A world citizen may provide value to society by using knowledge acquired across cultural contexts.
“We’re at the end of an era”
The level to which one can prepare for their own retirement is impressive. Retirement accounts can be accumulated, tasks passed on, and future plans made. Jason Webley has brought retirement prep to a new level. At his retirement show last night the accordion-playing singer/busker/troubadour seemed to have written songs for years in anticipation of their poignancy on this transition. Perhaps he always felt like he had one foot out the door, or perhaps much of his touring life kept him always leaving friends, family, and lovers. Maybe he just liked the stark imagery of endings and finality and death and rebirth. But as I stood in the best people-watching crowd I’d seen in a long time, ready to embark on my own fresh start and new journey, leaving everything I’ve known for years behind and facing the uncertainty ahead, every line about goodbyes, about leaving the comfortable path, and about starting over rung true.
Webley’s finale was a grand one. He was joined on stage at points by his band, no one, twins dressed up in a conjoined dress and playing one guitar together, only candles, dancing number 1s, an orchestra, Amanda Palmer of the Dresden Dolls, her husband Neil Gaiman, and performance art dancers. Songs were energetic, emphatic, soft, soul-searing, riotous, engaging, isolating, and militant. Everything was done with panache and without any apologies for absurdity or extremism. Through it all several pervading themes hovered. Webley showed nothing but appreciation and love for the fans who had kept him going as long as he had. “This cup is empty unless you all fill it up with your energy and love and support.” He maintained a level of symbolism throughout that kept folding back in on itself.* And though bittersweet for him to be moving on, he showed a level of excitement that impressed on me the necessity of facing my upcoming travels with joy. “[When I saw the full moon on that night, I made a promise that this would be my time to move on.] It felt scary and wonderful in a way that I knew was true and right.””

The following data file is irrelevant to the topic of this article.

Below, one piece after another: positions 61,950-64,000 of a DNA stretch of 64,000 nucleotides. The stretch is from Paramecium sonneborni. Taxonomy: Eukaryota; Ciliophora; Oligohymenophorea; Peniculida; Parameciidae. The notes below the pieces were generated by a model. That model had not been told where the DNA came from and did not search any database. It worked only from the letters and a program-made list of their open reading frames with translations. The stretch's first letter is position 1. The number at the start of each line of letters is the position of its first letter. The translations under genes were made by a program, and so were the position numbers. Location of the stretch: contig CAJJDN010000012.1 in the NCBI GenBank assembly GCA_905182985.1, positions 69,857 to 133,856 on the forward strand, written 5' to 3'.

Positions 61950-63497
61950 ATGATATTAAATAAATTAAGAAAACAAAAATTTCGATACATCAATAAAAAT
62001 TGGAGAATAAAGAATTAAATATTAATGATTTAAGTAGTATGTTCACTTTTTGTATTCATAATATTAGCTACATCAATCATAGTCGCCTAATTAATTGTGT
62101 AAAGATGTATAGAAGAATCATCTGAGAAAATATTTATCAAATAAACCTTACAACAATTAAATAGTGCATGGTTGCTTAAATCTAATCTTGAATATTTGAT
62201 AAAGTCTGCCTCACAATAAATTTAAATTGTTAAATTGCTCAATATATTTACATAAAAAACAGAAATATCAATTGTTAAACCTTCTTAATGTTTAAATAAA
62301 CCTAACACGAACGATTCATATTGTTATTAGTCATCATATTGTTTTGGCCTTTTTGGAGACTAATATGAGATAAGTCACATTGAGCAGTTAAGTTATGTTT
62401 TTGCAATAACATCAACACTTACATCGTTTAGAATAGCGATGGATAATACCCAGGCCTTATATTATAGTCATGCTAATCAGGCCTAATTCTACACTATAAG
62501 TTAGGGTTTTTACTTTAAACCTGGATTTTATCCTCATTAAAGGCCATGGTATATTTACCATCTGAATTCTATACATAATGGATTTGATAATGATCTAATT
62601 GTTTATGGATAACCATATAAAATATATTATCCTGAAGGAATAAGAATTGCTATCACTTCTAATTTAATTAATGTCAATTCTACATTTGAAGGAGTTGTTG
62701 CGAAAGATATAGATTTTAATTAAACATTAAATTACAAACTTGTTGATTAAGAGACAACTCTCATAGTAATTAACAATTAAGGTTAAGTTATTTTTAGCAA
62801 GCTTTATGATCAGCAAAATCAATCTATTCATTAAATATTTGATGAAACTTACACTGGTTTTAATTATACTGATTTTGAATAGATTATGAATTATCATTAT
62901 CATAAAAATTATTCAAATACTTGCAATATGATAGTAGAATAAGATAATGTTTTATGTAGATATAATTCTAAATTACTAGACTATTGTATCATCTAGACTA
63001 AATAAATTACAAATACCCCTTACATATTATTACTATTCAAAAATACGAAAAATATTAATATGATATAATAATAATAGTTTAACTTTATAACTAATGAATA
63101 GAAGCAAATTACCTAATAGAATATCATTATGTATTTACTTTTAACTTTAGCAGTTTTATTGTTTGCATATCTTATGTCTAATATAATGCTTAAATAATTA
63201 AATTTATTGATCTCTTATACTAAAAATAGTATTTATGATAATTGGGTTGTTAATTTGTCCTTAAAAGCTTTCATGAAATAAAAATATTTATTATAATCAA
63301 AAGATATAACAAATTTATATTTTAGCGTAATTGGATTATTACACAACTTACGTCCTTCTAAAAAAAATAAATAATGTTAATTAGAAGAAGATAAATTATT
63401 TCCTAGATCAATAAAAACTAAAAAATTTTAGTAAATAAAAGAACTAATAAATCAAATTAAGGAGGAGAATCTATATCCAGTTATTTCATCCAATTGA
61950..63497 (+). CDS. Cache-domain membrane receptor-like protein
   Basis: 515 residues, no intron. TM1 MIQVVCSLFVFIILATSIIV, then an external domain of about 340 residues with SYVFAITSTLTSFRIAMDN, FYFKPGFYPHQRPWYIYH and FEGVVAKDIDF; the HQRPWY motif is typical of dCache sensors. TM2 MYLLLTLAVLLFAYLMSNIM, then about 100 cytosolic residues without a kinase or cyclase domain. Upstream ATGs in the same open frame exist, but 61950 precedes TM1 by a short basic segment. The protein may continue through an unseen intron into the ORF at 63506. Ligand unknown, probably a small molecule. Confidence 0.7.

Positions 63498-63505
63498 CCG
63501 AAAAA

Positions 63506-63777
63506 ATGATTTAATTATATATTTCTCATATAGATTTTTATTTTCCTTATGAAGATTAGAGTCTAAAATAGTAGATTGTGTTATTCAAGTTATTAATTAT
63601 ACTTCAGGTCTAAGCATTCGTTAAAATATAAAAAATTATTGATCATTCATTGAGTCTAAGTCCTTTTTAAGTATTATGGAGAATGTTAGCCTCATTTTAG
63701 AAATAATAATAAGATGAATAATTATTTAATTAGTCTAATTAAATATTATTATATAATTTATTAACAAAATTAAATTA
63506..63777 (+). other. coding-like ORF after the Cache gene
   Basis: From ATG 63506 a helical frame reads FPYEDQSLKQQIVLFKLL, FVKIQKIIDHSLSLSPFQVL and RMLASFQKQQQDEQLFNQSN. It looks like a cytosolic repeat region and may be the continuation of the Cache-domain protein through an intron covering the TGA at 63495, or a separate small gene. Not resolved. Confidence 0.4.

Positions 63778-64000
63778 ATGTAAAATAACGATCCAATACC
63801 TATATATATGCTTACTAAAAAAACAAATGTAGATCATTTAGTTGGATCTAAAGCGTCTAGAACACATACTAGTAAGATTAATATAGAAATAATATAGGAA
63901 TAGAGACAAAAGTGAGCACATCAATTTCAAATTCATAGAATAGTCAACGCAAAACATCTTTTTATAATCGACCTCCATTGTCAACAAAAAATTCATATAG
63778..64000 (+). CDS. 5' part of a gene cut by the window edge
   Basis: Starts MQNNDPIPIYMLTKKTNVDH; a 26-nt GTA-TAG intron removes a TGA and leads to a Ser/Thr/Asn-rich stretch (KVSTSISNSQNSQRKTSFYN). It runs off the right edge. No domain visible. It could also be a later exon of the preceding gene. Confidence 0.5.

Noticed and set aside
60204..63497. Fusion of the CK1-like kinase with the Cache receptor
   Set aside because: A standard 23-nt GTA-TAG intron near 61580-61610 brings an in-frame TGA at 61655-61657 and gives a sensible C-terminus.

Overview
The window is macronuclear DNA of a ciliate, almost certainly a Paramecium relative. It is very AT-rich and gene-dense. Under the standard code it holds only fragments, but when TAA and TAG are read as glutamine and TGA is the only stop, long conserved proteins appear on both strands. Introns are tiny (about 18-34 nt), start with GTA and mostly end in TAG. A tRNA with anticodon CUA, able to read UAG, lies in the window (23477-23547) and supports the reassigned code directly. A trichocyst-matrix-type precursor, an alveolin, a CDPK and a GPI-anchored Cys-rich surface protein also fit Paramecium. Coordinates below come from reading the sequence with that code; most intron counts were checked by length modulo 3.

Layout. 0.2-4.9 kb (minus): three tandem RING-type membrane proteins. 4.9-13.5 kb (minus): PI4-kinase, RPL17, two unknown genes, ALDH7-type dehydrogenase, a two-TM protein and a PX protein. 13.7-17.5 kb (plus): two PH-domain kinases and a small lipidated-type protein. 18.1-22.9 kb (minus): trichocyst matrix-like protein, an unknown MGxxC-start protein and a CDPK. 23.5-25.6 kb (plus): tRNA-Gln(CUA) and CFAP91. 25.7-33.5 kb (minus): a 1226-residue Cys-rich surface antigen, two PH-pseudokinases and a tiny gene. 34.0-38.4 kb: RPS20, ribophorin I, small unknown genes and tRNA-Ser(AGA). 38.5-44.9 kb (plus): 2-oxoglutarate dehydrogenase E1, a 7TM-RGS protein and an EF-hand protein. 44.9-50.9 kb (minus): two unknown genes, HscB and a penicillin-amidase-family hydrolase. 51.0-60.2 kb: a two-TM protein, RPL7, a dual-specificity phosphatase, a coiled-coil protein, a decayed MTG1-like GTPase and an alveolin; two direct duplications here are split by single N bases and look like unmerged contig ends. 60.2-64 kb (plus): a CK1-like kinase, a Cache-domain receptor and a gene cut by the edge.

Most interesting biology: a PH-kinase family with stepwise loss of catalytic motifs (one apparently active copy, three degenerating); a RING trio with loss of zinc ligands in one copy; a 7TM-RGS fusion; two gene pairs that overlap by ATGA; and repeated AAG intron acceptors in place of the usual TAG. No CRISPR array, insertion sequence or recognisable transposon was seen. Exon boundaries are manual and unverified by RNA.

Two random highlights to end this thought:
Neil Gaiman read a poem he has written about his bachelor party; its relevance being that Webley was the officiant of his wedding and the organizer of his bachelor party. A sushi dinner, drinking wine watching a storm approach, a fire dancer, and a brothel of women one by one reading poetry, whom he was to tip $11 each, the 11th of whom was his bride-to-be.
The concert ended with a sing-along part of his perpetual last song, “Last Song”. The impressive part was that as he left the stage and walked out the front of the venue, the crowd followed. A mass of a thousand people walked about a mile following the pied piper holding balloons, the “da da di dadadaaa, da daa, da dada daaaa” echoing and repeating for the entire walk, then on the beach as Webley pantomimed, set his hat off with the balloons, stripped down and swam the freezing waters of the Sound to a boat waiting for him. As the crowd entered their final few rounds of singing, Webley raised the sails on the boat, the full moon was exclipsed by a cloud, and the night drew to the most perfectly orchestrated close possible.
*Webley has an obsession with the number 11. His final show was on 11-11-11. He shared a story about Armistice Day, then requested a moment of silence leading up to 11:11, followed by a solemn count to the 11th second of the 11th hour, and an explosion of jubilation at the arrival of this time. He detailed how the ones are parallel lines that have led him along the road to where he is. And he sang a song he performed at a friend’s wedding on July 11th where he detailed their companionship as two equals moving along parallel paths.